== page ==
January 30, 2009

Art failure

For 98 percent of students, readmission simply is a matter of paperwork, but as Kong’s case demonstrates, the process is nonetheless flawed.

Students who take leaves of absence often do so having never before experienced life outside of school. But the scary, unfamiliar world into which students enter has at least one bright spot: They know they can always return to the U of C.

At least this is what the University might have you believe. The limited information published on the College website and in the course catalog, along with the insubstantial paperwork required for readmission, offers no indication that the process is anything more than a formality. To return, students are only required to fill out a two-page form that asks a series of brief, direct questions, such as,

“[H]ave you received psychiatric care since leaving the College?”

The system seems aimed at only weeding out students obviously unprepared to return. But this wasn’t the case for Junwan Kong, a Korean student who was a first-year in 2003 but was forced to leave after just one quarter due to financial difficulties. After taking liberal arts classes in his home country and working for several years to raise the money to return to the U of C, Kong was denied reentry by a committee led by Dean of Students Susan Art.

The disparity between the College’s written policies and its actual procedures pales in comparison to Art’s outrageous reasoning for why Kong should not be readmitted. “We cannot tell from what you have sent us why—apart from wanting a degree from a prestigious university—you really should return to Chicago,” she wrote in her e-mail to Kong denying his return.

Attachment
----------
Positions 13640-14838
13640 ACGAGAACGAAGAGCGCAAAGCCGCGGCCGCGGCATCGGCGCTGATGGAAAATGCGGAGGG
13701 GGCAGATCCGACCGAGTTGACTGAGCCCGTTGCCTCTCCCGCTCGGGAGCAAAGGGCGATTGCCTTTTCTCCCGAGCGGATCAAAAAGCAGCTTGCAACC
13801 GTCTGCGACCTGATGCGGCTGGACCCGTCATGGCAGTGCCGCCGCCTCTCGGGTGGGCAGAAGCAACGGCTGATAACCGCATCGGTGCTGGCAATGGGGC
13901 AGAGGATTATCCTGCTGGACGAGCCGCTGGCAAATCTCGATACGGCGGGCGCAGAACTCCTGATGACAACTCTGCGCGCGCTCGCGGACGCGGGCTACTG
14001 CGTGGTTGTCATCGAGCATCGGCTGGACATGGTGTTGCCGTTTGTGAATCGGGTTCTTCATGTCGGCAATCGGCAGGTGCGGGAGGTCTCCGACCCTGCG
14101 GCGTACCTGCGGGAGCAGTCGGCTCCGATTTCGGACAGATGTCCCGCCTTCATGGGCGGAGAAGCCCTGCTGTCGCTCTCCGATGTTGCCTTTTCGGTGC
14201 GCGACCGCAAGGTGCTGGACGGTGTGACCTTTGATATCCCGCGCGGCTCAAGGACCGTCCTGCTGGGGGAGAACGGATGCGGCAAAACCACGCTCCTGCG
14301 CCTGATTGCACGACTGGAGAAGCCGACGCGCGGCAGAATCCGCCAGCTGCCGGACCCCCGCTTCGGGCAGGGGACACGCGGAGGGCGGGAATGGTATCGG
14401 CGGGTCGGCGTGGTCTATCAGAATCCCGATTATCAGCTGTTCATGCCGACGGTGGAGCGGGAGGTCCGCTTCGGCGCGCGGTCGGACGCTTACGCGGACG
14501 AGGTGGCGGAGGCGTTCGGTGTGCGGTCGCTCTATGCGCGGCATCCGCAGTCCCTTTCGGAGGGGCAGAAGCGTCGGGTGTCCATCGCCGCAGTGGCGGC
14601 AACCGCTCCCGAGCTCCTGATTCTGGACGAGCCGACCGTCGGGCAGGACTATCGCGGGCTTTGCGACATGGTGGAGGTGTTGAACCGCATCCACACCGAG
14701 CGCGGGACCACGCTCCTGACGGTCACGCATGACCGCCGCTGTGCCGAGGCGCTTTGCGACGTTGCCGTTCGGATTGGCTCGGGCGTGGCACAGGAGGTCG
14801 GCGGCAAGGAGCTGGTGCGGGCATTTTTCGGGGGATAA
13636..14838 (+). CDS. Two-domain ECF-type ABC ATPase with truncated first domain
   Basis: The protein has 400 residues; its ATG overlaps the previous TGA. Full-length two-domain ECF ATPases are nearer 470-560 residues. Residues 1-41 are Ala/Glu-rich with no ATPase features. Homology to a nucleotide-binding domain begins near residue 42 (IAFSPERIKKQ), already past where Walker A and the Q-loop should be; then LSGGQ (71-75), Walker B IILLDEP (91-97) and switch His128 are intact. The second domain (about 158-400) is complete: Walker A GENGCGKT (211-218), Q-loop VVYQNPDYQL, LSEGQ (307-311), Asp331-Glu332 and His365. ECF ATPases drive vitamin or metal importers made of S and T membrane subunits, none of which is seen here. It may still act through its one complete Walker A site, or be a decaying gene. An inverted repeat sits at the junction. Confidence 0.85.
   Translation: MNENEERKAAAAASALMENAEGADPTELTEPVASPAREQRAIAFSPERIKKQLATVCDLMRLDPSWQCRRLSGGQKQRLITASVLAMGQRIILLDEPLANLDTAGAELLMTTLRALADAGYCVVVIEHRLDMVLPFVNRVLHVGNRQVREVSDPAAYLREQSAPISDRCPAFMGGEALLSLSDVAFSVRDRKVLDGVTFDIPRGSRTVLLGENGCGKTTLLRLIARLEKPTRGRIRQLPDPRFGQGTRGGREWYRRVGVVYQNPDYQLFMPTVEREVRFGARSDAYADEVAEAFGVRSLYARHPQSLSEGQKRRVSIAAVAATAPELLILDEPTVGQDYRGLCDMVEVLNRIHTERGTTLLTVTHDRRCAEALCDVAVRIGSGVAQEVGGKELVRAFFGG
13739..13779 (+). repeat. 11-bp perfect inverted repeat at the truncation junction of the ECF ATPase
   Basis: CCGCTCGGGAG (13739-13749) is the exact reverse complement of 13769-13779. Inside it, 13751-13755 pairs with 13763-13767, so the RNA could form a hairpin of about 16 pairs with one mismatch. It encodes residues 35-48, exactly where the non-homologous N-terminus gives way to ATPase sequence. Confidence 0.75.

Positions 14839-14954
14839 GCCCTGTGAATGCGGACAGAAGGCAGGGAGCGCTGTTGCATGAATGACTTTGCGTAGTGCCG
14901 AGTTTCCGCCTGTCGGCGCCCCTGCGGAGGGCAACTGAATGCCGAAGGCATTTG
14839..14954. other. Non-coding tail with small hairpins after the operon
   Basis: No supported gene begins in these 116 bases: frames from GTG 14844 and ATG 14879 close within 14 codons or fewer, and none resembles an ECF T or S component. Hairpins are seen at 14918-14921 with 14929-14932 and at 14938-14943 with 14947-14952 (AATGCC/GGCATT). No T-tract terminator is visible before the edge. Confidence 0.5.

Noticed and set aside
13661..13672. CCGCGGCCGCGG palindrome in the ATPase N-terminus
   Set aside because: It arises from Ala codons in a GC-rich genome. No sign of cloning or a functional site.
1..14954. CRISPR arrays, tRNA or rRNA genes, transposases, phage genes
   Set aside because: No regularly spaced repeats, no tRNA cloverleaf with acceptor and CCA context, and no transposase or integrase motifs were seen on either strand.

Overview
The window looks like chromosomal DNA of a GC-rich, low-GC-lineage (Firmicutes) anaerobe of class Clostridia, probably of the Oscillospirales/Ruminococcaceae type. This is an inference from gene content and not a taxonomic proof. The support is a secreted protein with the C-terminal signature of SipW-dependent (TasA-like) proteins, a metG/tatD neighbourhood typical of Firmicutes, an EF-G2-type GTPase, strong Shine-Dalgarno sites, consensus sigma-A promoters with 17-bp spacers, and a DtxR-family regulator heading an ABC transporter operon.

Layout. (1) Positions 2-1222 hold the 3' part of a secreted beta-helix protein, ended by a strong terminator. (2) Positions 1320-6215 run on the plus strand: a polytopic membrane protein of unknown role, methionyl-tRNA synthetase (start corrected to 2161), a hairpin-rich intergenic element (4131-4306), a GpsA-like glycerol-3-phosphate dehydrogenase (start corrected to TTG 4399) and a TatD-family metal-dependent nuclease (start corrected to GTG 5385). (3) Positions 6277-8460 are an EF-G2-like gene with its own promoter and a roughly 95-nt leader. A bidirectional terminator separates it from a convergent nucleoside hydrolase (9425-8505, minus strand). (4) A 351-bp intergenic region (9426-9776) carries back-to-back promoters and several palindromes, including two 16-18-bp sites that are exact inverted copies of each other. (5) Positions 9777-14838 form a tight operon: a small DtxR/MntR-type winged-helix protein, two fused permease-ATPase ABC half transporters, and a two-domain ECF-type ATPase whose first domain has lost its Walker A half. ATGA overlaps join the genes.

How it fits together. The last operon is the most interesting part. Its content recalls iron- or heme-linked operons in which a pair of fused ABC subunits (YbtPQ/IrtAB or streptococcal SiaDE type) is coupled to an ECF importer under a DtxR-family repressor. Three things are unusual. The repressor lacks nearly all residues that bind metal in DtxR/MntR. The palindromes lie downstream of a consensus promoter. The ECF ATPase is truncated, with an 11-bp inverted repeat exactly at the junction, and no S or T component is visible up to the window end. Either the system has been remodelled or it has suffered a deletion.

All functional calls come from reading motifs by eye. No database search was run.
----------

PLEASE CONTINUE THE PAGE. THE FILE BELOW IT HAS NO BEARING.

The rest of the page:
In fact, wanting a degree from a prestigious university is the reason many students come to the U of C. This is one of the greatest universities in the world—a fact endlessly promoted by the University, which pours money into marketing itself as such to high school students. Kong, for his part, demonstrated a fondness for the U of C that extended beyond simply the U.S. News and World Report rankings, listing the Core and his desire to be a writer among his reasons for returning.

Art’s feeble reasoning did not end there. “I really cannot see how investing over $150,000 to complete your undergraduate education can make any sense at all,” she continued. Yet this is exactly what thousands of undergraduates already do, oftentimes at great financial strain to their families and futures. If the University advertises its admissions process as need-blind, why should its policy for readmission be any different? If Kong and his family can pay the bursar on time, Dean Art should not presume to decide their financial priorities.

For 98 percent of students, readmission simply is a matter of paperwork, but as Kong’s case demonstrates, the process is nonetheless flawed. Those about whom the Deans Committee express concern should at the very least be given the opportunity to address the group in a meaningful way before a decision is made. But in this case, as Art’s insufficient and arbitrary explanation makes clear, concern was not valid. Dean Art should reverse her decision and allow Junwan Kong to return.